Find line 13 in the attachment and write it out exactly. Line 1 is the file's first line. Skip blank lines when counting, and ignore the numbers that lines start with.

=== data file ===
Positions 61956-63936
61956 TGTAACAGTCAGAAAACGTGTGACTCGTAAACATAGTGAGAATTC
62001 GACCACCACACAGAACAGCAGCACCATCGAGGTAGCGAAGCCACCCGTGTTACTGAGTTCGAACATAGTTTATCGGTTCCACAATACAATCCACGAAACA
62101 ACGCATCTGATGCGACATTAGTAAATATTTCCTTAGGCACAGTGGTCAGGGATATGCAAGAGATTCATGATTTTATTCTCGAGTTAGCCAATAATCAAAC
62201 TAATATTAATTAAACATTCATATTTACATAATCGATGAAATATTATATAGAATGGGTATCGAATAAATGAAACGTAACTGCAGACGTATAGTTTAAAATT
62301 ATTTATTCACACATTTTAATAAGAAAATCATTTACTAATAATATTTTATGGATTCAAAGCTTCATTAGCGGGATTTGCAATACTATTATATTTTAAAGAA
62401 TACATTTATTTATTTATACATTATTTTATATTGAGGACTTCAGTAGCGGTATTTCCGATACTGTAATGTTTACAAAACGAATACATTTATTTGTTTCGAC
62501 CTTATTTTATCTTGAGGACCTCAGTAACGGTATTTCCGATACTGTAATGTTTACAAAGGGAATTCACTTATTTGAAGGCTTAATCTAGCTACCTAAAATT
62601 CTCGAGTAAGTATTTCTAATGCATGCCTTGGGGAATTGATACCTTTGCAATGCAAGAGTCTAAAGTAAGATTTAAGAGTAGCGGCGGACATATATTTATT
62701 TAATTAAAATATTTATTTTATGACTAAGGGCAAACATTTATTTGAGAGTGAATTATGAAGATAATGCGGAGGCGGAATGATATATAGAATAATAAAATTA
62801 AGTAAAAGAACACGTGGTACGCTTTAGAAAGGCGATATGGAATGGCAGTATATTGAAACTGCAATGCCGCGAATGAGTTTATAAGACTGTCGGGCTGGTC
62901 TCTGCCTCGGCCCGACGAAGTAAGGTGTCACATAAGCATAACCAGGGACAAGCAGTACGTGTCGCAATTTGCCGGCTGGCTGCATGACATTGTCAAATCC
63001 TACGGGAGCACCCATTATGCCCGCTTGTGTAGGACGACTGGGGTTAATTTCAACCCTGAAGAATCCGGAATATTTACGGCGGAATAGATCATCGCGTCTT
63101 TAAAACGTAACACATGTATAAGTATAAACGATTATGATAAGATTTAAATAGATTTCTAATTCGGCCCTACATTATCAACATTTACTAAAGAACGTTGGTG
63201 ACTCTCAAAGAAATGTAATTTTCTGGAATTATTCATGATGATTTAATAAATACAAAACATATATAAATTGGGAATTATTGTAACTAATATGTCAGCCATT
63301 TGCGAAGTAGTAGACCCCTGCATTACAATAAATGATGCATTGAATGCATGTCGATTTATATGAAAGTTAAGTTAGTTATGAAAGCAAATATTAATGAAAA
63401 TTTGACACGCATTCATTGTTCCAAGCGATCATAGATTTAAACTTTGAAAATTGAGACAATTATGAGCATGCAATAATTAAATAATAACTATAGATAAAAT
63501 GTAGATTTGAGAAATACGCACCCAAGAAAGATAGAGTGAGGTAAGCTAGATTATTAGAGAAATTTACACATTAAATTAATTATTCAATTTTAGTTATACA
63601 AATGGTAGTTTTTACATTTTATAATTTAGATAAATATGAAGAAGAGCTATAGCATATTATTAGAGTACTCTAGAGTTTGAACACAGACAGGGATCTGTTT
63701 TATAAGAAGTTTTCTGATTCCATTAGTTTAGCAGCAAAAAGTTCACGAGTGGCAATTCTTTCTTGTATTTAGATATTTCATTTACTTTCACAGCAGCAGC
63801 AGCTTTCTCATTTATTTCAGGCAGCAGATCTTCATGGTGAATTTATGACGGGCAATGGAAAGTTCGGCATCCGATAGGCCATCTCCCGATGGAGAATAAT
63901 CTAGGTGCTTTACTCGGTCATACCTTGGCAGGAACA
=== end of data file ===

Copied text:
63001 TACGGGAGCACCCATTATGCCCGCTTGTGTAGGACGACTGGGGTTAATTTCAACCCTGAAGAATCCGGAATATTTACGGCGGAATAGATCATCGCGTCTT